“Ultimately, this information can be used to create a comprehensive encyclopedia of resistance markers," Sharon Peacock, a clinical microbiologist at the University of Cambridge who was not involved in the work, told The Scientist in an e-mail.
Several of the resistance-associated mutations Farhat’s team identified individually showed only small effects compared with previously identified mutations, she said. “Mutations that have very strong effects—these are mostly already known,” she said. “We need to develop new methods of studying the effects [of these mutations] in groups.”
Alland’s group at Rutgers found similar results as it studied M. tuberculosis strains selected for resistance to ethambutol, a first-line anti-TB drug. The researchers found that ethambutol resistance emerges through the accumulation of multiple mutations.
“One mutation by itself causes very little resistance,” Alland said. “There may be mutations occurring that don’t [on their own] cause resistance, but interact together to produce high-level resistance.”
That M. tuberculosis can acquire multiple mutations of small effect over time could be critical factor in determining the proper course of treatment. “If TB is developing these low-level mutations, it’s probably happening during the treatment cycle where drug levels are low, or in parts of the body where the drugs don’t penetrate well,” Alland said. “We really need to think about how we dose drugs . . . and to understand better where these low-level resistance mutations develop.”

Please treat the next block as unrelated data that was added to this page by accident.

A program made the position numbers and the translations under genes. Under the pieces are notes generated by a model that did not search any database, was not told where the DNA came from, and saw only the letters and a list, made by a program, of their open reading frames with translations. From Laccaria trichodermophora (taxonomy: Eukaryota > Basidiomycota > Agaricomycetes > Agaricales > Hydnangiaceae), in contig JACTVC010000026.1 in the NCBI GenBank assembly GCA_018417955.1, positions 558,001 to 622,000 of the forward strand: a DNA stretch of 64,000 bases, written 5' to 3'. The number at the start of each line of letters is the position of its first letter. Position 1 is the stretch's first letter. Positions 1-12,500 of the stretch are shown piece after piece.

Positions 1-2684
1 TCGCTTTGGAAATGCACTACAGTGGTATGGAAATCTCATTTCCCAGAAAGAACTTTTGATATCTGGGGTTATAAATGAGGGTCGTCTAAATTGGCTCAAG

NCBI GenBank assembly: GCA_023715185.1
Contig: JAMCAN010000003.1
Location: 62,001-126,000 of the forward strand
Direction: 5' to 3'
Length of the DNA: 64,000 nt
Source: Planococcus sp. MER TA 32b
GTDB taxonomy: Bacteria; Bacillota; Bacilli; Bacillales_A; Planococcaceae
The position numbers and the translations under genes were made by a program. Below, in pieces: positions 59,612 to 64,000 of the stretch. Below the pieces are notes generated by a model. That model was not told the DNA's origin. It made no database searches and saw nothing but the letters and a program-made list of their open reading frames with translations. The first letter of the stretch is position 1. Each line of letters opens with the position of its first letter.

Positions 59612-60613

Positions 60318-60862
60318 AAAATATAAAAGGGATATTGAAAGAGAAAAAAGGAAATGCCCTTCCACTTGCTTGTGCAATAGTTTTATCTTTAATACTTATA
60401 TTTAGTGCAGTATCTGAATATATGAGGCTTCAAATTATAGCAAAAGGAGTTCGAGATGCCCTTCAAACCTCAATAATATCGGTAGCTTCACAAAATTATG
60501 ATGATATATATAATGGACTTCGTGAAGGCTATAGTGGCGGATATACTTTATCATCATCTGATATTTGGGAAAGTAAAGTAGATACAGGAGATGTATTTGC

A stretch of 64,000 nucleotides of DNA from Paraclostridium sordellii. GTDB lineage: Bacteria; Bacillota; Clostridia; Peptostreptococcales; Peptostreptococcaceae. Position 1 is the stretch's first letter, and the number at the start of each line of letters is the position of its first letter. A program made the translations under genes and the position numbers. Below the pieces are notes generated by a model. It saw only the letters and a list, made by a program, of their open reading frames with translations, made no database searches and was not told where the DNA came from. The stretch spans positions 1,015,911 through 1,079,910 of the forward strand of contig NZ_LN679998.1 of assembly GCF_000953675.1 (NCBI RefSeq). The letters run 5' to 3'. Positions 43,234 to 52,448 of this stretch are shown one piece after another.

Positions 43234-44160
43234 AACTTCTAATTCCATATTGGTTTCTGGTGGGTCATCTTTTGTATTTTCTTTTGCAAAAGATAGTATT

According to the Spanish Centre for Public Health Research’s Iñaki Comas, lead author of a study tracing the coevolutionary histories of humans and TB back 70,000 years, next-generation sequencing (NGS) technologies have fundamentally changed how scientists study pathogens, and how they acquire drug resistance. NGS, he said, enables researchers “to study the bacterial heterogeneity in a single patient, so [it] is increasingly easier to monitor [or even predict] the acquisition of drug-resistant changes.”
The next step, Comas added, is to use sequencing technologies in a prospective manner so as to predict “the capacity of different drug-resistant strains to transmit—[which] will inform us about the course of a drug-resistant epidemic.”
I. Comas et al., “Out-of-Africa migration and Neolithic coexpansion of Mycobacterium tuberculosis with modern humans,” Nature Genetics, doi:10.1038/ng.2744, 2013.
M.R. Farhat et al., “Genomic analysis identifies targets of convergent positive selection in drug-resistant Mycobacterium tuberculosis,” Nature Genetics, doi:10.1038/ng.2747, 2013.
H. Safi et al., “Evolution of high-level ethambutol-resistant tuberculosis through interacting mutations in decaprenylphosphoryl-β-d-arabinose biosynthetic and utilization pathway genes,” Nature Genetics, doi:1038/ng.2743, 2013.
H. Zhang et al., “Genome sequencing of 161 Mycobacterium tuberculosis isolates from China identifies genes and intergenic regions associated with drug resistance,” Nature Genetics, doi:10.1038/ng.2735, 2013.